Adams D.G. Fishing Communities in Angus and the Mearns by David G Adams and edited by Gillian Zealand.
Below we have posted photographs of some of the monuments within Panmure Estate and started to record information about them. If you click on the photos you should be able to see the full monument.
Margaret's Mount (B listed)
This monument sits on a raised artificial mound with a stone pedestal surmounted by a
carved stone urn. It is approximately 8ft high. It dates back to the early 18th century and is said to commemorate the parting of Earl James and Margaret following his escape after
the battle of Sheriffmuir.
The Commemorative Column (A Listed)
The column was designed by Sir William Bruce and erected in 1694. It is approximately 45 feet high, has a moulded base and pedestal and is uniformly square in its extent. The north side bears the name of JAMES EARLE OF PANMURE, 1694; and on the south side, his wife MARGARET COUNTESS OF PANMURE, 1694. James was the 4th Earl and Margaret was the daughter of the 3rd Duke of Hamilton.
Bonnie Prince Charlie Bridge (B listed)
PANMURE CASTLE - BRIDGE OVER MONIKIE BURN.
The West Gate (The locked gates) A Listed
James (4th Earl of Panmure) fought for the cause of the Old Pretender (James Francis Edward Stuart). Along with his brother, Harry Maule of Kelly and an army they had raised to join forces with their nephew, the Earl of Mar, he rode out of Panmure ordering the gates to be locked behind them until he returned triumphant. He was taken prisoner at the Battle of Sheriffmuir in 1715 and three hundred years later the gates remain closed. Harry helped him to escape and it is said that he fled to France smuggled out by East Haven fishermen. His title and estates were forfeited in 1719 and twice the Crown offered to return the estates if he swore allegiance to the House of Hanover. This he declined and died in exile in Paris in 1723. The estates were subsequently bought back in 1764.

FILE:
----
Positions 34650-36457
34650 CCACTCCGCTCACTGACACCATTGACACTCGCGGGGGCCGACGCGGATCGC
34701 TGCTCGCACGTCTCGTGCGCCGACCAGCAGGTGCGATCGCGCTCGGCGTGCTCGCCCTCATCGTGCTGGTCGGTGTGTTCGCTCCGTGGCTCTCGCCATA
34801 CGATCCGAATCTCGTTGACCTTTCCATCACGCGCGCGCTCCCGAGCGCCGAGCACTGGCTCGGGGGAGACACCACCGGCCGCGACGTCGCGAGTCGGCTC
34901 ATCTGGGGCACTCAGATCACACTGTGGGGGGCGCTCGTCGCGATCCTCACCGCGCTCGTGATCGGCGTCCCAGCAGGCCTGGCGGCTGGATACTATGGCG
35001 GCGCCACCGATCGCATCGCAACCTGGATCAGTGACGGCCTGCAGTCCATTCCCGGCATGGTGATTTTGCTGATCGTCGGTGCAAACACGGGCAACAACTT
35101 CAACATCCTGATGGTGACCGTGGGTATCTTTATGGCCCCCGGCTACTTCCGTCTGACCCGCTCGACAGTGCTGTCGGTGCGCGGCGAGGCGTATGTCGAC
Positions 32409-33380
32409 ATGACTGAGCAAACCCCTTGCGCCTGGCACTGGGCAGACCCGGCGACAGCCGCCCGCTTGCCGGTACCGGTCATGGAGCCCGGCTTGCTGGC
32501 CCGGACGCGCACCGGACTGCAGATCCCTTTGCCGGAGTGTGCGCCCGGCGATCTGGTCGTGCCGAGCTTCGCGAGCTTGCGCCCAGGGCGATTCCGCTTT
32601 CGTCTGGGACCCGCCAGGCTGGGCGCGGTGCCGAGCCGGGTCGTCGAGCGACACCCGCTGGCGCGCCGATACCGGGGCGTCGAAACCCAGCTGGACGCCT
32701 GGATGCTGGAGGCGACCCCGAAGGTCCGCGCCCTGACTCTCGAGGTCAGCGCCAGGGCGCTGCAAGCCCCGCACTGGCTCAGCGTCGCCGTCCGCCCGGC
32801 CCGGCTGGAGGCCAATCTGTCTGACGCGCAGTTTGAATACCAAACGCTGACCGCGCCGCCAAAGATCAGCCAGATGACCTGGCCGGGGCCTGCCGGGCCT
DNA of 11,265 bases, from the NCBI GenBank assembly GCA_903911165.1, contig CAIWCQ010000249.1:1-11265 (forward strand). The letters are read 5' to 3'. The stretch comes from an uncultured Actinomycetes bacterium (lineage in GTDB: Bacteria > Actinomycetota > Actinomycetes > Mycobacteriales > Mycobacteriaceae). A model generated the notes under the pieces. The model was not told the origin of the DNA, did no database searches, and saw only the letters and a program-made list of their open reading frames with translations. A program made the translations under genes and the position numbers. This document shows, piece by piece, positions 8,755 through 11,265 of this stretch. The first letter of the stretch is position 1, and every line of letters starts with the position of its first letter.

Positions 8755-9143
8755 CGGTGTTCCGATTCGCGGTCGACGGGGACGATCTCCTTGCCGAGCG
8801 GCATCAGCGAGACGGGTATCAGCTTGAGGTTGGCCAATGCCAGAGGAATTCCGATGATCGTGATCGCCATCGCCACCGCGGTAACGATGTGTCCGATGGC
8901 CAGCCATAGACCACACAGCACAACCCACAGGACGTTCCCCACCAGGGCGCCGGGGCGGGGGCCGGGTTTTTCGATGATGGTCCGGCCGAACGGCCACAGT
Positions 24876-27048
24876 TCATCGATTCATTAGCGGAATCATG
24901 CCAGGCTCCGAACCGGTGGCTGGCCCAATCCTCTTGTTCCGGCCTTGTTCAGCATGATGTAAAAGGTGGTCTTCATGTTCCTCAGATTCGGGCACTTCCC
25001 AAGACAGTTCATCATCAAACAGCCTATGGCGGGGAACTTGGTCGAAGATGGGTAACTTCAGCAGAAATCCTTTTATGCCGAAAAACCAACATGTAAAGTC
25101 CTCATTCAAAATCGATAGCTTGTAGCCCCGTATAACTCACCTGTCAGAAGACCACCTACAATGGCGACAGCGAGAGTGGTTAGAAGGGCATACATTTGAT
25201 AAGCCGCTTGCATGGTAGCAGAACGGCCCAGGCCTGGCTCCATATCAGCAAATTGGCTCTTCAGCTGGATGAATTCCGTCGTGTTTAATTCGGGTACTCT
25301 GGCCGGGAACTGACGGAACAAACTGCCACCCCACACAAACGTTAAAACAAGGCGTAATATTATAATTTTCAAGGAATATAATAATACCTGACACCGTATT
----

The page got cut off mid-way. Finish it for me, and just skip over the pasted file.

Camus Cross (B Listed)
Approximately six and a half feet high, the Camus Cross is an intact, free standing cross and is considered quite rare in Scotland. It was first recorded in 1481 in a legal boundaries document. The cross was removed from its original burial ground position and repositioned a little further to the north. Folk etymology suggested that the stone represented the burial ground of Camus, Leader of a Norse army. It is now considered likely that the name originated from the extinct village of Camuston and although the stone is quite badly weathered, the carvings on the Camus Cross distinctly shows similarities with those on the Brechin Hogback stone and this indicates an early medieval Ecclesiastical influence.